Some of my favorite memories from college were the long, friend-filled dinners at the Ethiopian restaurant up the street from campus. We'd gorge on spicy braised meats, simmered lentils, and rich stews, all the while scooping up and dipping into the buttery sauces with tangy injera bread. It was messy in the most comforting way.
So, I was excited to find a recipe for Ethiopian chicken stew in Shauna James Ahern's new cookbook Gluten-Free Girl Every Day. Both the stew and the accompanying injera are naturally gluten-free, so they're an obvious inclusion in the book. The stew itself is straightforward to make, but kicked up with homemade berbere seasoning. Ahern employs a two-stage cooking technique for the chicken--dark meat first, white meat later--that guarantees tender and juicy protein. Her injera bread is a quicker take on the traditional fermented batter. Instead of letting it sit out for a couple of days to turn sour, she adds yogurt for tang and a multiplicity of flours to add depth.
Why I picked this recipe: I've long been a fan of rich Ethiopian stews, but have somehow managed to not make a single one from scratch. Plus, I couldn't wait to try my hand at making injera!
What worked: Adding the chicken breasts halfway through cooking resulted in a stew that was fragrant, rich, and (best of all) contained perfectly cooked poultry. The injera bread was equally successful and worked great for sopping up all of the saucy bits.
What didn't: Cooking the injera took a little practice, but it's not much different from making crepes. I had the best luck cooking them in a nonstick skillet when there was very little butter in the pan. A thin swipe is all you really need.
Suggested tweaks: Ahern suggests a vegetarian version of the stew with sweet potatoes in place of the chicken. Winter squash or any root vegetable would work as well. You could also serve this over rice if you're not up for making the bread.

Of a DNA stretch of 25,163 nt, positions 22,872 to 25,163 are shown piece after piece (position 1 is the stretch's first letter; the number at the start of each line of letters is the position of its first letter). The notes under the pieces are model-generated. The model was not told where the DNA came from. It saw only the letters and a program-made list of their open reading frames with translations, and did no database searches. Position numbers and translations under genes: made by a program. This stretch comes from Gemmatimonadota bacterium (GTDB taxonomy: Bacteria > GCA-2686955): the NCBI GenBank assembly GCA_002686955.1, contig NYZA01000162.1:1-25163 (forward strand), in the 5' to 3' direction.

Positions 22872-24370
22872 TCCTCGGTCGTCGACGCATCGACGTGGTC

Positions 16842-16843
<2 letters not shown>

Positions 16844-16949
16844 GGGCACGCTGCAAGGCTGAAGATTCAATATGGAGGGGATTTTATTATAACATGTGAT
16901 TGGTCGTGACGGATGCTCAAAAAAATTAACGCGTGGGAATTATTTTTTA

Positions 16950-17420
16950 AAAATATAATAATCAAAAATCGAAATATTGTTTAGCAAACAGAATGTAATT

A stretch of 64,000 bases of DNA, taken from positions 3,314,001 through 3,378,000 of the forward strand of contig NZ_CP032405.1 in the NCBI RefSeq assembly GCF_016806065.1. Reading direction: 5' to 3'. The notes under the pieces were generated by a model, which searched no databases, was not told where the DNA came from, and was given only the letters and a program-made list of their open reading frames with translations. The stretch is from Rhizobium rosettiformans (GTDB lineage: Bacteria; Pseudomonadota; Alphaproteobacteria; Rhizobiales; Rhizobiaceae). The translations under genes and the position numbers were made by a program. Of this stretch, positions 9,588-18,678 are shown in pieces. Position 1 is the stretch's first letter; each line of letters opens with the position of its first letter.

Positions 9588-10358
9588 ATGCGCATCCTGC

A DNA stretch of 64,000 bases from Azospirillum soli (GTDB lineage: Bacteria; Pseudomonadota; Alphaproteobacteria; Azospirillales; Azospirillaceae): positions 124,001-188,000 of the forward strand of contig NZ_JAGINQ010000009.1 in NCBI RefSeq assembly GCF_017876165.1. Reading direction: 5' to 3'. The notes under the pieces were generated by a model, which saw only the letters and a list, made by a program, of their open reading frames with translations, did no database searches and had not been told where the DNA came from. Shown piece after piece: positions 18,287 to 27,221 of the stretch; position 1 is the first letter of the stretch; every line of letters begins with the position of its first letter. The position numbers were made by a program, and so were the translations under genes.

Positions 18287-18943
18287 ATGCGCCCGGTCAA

Excerpted from Gluten-Free Girl Every Day, copyright 2013 by Shauna James Ahern with Danny Ahern. Reproduced by permission of Houghton Mifflin Harcourt. All rights reserved. Available wherever books are sold.
- Yield:serves 4
- Active time: 40 minutes
- Total time:1 hour and 15 minutes
- 4 tablespoons clarified butter
- 2 medium red onions, peeled and chopped
- 2 cloves garlic, peeled and sliced
- One 1 1/2-inch piece fresh ginger, peeled and sliced
- 1 tablespoon berbere seasoning
- 3 whole cloves
- 1/2 teaspoon kosher salt
- 1/4 teaspoon ground cardamom
- 1/4 teaspoon freshly ground black pepper
- One 3-pound chicken, cut into breasts, legs, thighs, and wings
- 1 large potato (we like to use a purple potato here), peeled and chopped
- 1 carrot, peeled and chopped
- 1/4 head savoy cabbage, sliced thin
- 3 cups chicken stock
- 1 lime, juiced
- Injera bread, for serving
Set a Dutch oven over medium-high heat. Add 2 tablespoons of the butter. When the butter is hot, add the red onions and garlic and cook, stirring frequently, until the onions have softened, about 5 minutes.
Add the ginger, berbere seasoning, cloves, salt, cardamom, and pepper and cook, stirring frequently, until the smell of the spices fills the room, about 10 minutes.
Add the chicken legs, chicken thighs, potato, carrot, cabbage, and half the chicken stock to the Dutch oven. Cook at a slow simmer for 15 minutes.
Add the chicken breasts, wings, and the remaining stock to the Dutch oven. Cook until the breasts have reached an internal temperature of 160°F, about 20 minutes more.
Finishing the stew. Add the remaining 2 tablespoons butter and lime juice to the stew and stir until it is fully incorporated. Serve with injera bread.